Category Archives: Services
Yes, I do wrap conversions! I do them more and more often these days, and I enjoy the process of turning a beautiful wrap into an even more beautiful ring sling or mei tai. You may have heard about new regulatory changes affecting Wrap Conversion Mei Tais – this blog post will tell you what I can do, what I can’t do, and will also show you pretty pictures. 🙂
My conversions are, in keeping with most of my products, pretty basic, with the focus on function and beautiful simplicity. They are not works of art, but they are quite attractive, well-sewn, and also don’t cost you an entire mortgage payment. 🙂 If you are looking for a work of art, or you’re looking to spend quite a bit of money on your conversion, there are certainly other places you can go, and I’d definitely encourage you to look around. There are a LOT of people doing wrap conversions now, and many of them make them much fancier than I do.
I’ve been doing conversions since I opened up in 2004. I don’t remember when the first one was, but someone asked if I could make a wrap into a ring sling for them and I didn’t think it was any big deal. I’ve done a few a year, both ring slings and mei tais, since then. I’ve always just considered them another facet of the custom sewing I do. (I’ve also converted curtains, tablecloths, old clothes, and sheet sets into carriers and diapers… it’s all just fabric.) I never thought of “wrap conversions” as anything particularly special.
For the time being, I can convert your wrap to a ring sling (you can choose aluminum or nylon rings, and you can choose color if you prefer, or I’ll choose a color if you prefer, or you can provide your own rings if you prefer). Depending on your size and how much of a tail you want on your sling, you can get away with a wrap that’s only 2 yards (72 inches) long, but if you’re bigger and/or want more of a tail, you might want at 2.5 or 3 yards (90-108 inches). I can keep your scraps, or send your scraps back to you. The cost is $20 per ring sling.
I offer two types of shoulders on my ring slings. The most popular is the World Famously Comfortable Wallypop shoulder, which is a double inverse pleat, and is pictured below. The other option is a gathered shoulder.
A friend/customer/awesome local Babywearer shared this picture with our local BWI group on Facebook and I asked her permission to share it here. This shows, from left to right, the Wallypop shoulder, SBP’s Pleated, Eetsi shoulder, and gathered shoulder. I offer the Wallypop shoulder and the gathered shoulder.
If you have a very long wrap, such as a size 6, you can have it made into two ring slings ($20 each). A size 7 or 8 wrap can be made into a ring sling and a shorty, no extra charge.
I can also convert your wrap to a Mei Tai. With a MT conversion, you have some choices to make, and I’m happy to help you make them.
BODY:Regular size or extra large size (commonly called “toddler” size, but our regular size MTs are plenty large enough for toddlers). Padded leg openings, or plain. Our WCMTs include two layers of canvas or twill hidden between the body layers. We can no longer offer contoured body panels or seat darts.
STRAPS: “Wrap” straps are 1/2 the width of the wrap and attach to the body with pleats. We can offer wrap style straps on conversions made from new Griasol twill weave wraps ONLY. (Which you can buy from us, or you can provide your own, with tags still on.) “Narrow” straps aren’t really actually narrow, but approx 5 inches wide. They can be padded or unpadded.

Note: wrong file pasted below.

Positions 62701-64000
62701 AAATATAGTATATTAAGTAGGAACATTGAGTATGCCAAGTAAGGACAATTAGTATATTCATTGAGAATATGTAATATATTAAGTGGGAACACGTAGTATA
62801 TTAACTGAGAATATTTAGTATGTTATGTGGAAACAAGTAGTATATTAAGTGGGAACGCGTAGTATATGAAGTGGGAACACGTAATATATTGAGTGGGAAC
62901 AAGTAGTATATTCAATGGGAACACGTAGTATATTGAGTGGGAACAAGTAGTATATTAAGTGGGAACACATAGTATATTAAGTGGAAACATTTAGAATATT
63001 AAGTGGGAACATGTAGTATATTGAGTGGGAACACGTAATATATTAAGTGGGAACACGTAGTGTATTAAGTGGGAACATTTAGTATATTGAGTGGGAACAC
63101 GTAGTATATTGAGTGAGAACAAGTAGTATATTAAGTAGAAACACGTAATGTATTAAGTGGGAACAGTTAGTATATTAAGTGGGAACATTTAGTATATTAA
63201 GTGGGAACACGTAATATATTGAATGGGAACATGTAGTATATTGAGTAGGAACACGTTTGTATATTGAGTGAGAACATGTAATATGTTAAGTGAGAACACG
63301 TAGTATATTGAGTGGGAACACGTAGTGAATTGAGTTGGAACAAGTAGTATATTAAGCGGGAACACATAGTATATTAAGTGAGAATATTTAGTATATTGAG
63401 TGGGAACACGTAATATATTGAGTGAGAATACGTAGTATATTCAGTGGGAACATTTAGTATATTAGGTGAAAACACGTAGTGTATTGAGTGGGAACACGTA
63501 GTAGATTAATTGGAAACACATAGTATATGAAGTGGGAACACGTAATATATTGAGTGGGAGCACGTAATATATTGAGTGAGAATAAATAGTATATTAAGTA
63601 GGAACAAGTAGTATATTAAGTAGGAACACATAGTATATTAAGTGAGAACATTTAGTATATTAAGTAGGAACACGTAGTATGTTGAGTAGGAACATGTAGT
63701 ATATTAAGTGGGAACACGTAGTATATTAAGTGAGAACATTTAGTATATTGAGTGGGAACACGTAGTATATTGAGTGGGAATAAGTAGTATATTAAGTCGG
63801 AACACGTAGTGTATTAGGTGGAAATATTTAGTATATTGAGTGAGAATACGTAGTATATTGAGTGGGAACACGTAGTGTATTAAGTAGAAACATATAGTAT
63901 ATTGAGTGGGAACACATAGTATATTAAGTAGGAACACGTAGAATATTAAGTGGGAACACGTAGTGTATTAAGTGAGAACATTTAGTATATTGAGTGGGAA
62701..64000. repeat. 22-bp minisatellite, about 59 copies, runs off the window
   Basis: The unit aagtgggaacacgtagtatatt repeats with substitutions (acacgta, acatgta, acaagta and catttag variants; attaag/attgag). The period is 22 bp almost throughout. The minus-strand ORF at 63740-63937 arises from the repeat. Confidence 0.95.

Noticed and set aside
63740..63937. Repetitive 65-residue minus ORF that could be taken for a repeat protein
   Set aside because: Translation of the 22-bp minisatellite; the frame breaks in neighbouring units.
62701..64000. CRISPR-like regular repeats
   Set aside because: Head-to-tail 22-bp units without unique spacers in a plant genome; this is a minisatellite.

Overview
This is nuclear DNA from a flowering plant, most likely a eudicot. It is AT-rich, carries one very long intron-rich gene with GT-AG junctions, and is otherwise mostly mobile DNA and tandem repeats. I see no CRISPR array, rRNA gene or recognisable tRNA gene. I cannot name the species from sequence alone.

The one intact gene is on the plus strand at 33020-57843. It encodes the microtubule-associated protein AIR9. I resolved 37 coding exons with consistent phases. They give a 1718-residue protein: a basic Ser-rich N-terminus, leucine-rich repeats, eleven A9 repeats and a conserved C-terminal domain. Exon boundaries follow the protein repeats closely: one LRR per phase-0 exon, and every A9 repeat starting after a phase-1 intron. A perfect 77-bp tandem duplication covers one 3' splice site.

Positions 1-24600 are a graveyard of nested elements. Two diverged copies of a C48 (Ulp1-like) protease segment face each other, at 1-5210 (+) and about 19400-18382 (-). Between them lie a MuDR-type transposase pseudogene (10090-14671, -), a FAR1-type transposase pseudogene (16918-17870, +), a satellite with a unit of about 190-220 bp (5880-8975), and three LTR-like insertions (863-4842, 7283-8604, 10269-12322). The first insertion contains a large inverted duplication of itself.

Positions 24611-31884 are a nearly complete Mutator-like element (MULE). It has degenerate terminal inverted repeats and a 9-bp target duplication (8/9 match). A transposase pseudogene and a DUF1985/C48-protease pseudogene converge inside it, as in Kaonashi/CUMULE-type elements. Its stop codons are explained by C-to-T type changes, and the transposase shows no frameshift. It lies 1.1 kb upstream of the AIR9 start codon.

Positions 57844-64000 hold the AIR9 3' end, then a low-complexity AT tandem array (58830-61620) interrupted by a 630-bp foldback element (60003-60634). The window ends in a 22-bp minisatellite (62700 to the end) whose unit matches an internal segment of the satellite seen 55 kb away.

WAIST: Padded waist belt or apron style waist. We can no longer offer ring waists, and offer only regular waist straps that tie. We do not offer buckle straps of any sort.
EXTRAS: A hood (flat, flat/adjustable, hoodie, or pixie). Pocket. Zip pouch that snaps around the straps. Fabric loop to hold keys or toys. Reversible with the reverse side showing the reverse side of your wrap.
It takes about 140 inches minimum to make a very basic wrap conversion without any extras. We can convert shorter wraps, but you give up length on the straps.
The cost for a Mei Tai conversion depends on what options you want. The average cost is $70-$100.
Due to regulatory changes, I can no longer make wrap conversion MTs from used wraps with wrap-style straps.
I am still able to:
– Convert customer-owned wraps into mei tais with regular (“narrow”) straps made from canvas. (I will only use approx. 40-80 inches of your wrap.)
– Convert customer-owned wraps into Onbuhimos with canvas straps. (possibly with a slight delay; the required safety testing is still pending for my Onbus) (Again, I will only use 40-80 inches of your wrap.)
– Convert new (with tags) Girasol regular weight twill weave wraps (that you supply or that you buy from me) into mei tais with wrap straps (again, possibly with a slight delay as I await finalization of testing). (Takes at least a size 5 wrap.)
Literally the only way I can make you a mei tai with wrap-style straps is if I make it from a new with tags Girasol twill weave wrap.
Onbu or Shortening
I can also convert your wrap to an Onbu (average cost $70). We do not offer wrap straps on our Onbus any more. Required length will depend on what you want, but will be similar to the Mei Tai requirements. Because there are no waist straps and the shoulder straps are shorter, we can use shorter wraps for an Onbu.